restriction endonuclease under conditions recommended
by the manufacturer and the samples were subjected to
agarose gel electrophoresis to determine the presence or
absence of the polymorphic site. The electrophoretic
pattern was obtained for each fragment and restriction
sites were symbolized by numbers (1 - 7).
2.2. Linkage Disequilibrium and Haplotype
Haplotypes of the polymorphic sites along the β-globin
gene cluster were constructed and their frequencies were
calculated using Haploview program [9]. Linkage dise-
quilibrium analysis of the seven restriction sites was
conducted using the default settings (confidence interval
[CI] minima for strong LD: upper, 0.98; lower, 0.7;
upper CI maximum for strong recombination, 0.9;
fraction of strong LD in informative comparisons must
be at least 0.95) [9].
Twenty-two haplotypes were obtained from the study
population, Figure 1 presents these haplotypes and the
frequency of their occurrence in the Saudi patients, the
most frequent haplotype in the study group was 1222212
with a probability of 0.135, linkage disequilibrium
analysis defined a single block with linkage between
restriction sites 2 & 3 (Hind III Gγ and Hind III Aα) with
an LOD value of 5.82 and D’ value of 0.89 (89%) (Fig-
ure 2).
Discovering 22 different haplotypes in a single popula-
tion is quite significant in terms of the rate of mutational
event, however, the Saudi population is genetically het-
erogenous and therefore the genetic diversity may have
originated from gene flow resulting from population mi-
gration. In addition, since β-thalassemia is known to of-
fer a protection against malaria [9], it is believed to have
a high mutation frequency in Saudis, as malaria was in-
troduced a few thousand years ago. After exclusion of
the Ava II and Hinf I restriction sites the most common
haplotype in Saudi β-thalassemia patients was (12222)
with a frequency of 13.5% followed by 12212 with a
frequency of 11 %. Haplotypes 12222, 21121, and 21211
are known to be the most common haplotypes worldwide
[9]. In addition, it appears from comparison of the pre-
Figure 1. List of haplotypes identified in patients and their
corresponding frequencies: (a) Haplotypes in number format;
(b) Haplotypes in colored format.
sent study haplotype frequencies with populations fre-
quencies reported previously, that the frequency of hap-
lotype 12222 in the Saudi β-thalassemia patients (13.5%)
is close to the Africans (6.3%) but very low compared to
all the other populations (frequency of at least 50%);
haplotype 21211 is similar to the Southeast Asians (about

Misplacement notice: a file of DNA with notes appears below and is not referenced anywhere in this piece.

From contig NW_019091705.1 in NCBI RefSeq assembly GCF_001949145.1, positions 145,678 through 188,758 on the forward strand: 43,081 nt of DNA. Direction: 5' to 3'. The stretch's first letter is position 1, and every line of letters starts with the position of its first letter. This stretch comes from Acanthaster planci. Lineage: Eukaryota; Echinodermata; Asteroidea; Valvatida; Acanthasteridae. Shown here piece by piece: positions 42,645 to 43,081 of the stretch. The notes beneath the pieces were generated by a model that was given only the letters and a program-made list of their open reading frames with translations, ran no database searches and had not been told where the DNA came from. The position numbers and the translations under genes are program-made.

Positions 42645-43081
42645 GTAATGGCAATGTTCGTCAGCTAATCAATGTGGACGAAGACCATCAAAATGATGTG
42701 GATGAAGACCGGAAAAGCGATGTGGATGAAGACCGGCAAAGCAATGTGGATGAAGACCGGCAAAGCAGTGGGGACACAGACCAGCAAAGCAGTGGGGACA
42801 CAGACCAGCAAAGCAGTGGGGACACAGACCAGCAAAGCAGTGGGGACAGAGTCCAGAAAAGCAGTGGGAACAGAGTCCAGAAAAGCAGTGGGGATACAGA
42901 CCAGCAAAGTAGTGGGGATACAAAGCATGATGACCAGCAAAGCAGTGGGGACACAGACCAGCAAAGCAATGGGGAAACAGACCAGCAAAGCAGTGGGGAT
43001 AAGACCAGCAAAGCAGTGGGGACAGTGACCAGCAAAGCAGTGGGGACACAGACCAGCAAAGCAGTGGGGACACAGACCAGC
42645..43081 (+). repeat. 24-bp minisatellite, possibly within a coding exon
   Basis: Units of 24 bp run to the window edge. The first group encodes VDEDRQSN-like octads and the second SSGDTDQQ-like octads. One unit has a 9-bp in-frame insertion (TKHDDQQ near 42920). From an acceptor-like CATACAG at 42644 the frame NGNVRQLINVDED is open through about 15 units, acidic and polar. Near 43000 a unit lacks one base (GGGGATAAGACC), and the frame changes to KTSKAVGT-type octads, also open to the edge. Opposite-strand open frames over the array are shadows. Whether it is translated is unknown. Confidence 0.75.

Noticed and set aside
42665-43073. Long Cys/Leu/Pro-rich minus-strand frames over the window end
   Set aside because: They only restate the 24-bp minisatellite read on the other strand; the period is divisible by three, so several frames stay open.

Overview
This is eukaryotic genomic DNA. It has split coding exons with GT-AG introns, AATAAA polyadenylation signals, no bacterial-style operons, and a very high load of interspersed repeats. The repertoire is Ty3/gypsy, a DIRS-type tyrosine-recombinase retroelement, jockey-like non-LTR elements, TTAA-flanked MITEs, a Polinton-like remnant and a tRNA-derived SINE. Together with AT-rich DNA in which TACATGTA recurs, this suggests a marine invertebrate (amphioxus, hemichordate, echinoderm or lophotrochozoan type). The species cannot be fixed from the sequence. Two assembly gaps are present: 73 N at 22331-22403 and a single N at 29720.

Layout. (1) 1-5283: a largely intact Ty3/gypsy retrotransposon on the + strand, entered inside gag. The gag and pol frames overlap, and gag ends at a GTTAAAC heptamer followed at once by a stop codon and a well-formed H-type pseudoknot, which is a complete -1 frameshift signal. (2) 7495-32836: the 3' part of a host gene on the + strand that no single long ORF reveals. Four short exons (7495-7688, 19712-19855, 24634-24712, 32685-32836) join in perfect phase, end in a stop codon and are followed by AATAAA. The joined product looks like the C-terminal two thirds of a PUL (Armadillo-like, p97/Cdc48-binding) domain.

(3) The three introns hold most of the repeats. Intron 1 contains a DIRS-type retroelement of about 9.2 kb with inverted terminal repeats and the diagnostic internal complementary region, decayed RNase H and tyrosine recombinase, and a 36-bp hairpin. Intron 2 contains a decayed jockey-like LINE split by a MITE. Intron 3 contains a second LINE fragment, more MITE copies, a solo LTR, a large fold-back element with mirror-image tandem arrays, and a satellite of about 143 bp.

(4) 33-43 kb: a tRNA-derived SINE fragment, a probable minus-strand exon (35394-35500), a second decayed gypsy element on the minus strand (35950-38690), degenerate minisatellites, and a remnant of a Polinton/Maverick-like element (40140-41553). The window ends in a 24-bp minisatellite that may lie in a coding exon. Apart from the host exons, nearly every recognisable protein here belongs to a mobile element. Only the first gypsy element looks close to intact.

1.7%) but lower than Europeans, Indians, East Asians,
Australian Aborigines (about 20%); haplotypes 21122
(frequency 1.7%), 21111 (frequency 1.7%), 22211 (fre-
quency 5.7%) and 21222 (frequency 1.7%) are similar
to all the other population frequencies [12]. It is well
known that different ethnic groups carry their own set of
mutations and therefore specific β-thalassemia mutations
are strongly associated with specific haplotypes within
an ethnic group [13]. Linkage disequilibrium D’ value of
0.89 signifies a high LD between markers 2 and 3 indi-
cating that 89% of the chromosomes had no evidence of
historical recombination and 11% of chromosomes had
evidence of historical recombination between markers 2
and 3. Therefore either these haplotypes are too recent
leaving limited time for recombination to separate the
markers or a recent admixture between different ethnic
groups has taken place in the Saudi population and inter-
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J. Shinwari et al. / Open Journal of Genetics 3 (2013) 171-173
Copyright © 2013 SciRes.
Figure 2. Linkage disequilibrium plot (LD plot) showing a
strong linkage between marker 2 and 3 in the patient’s samples:
The numbers in the blocks represent multi-allelic D’ with
values ranging from 0 to 1(shown in percentage), Red squares
indicate statistically significant (LOD >2) allelic association
(linkage disequilibrium, LD) between pairs of markers, White
squares indicate D’ values of <1 with no statistically significant
evidence of LD, markers are numbered from 1 to 7 to the top.
breeding between groups with different alleles has dis-
torted the haplotype frequencies, causing linkage dis-
equilibrium [14].
Performing similar studies on a larger β-thalassemia
cohort would be essential for allowing the conduction of
a significant linkage between haplotypes and disease
causing mutations in the Saudi population.
This work was approved by KFSHRC IRB, Research Advisory Council
(RAC) and Research Ethics Committee (REC) (RAC# 2080012).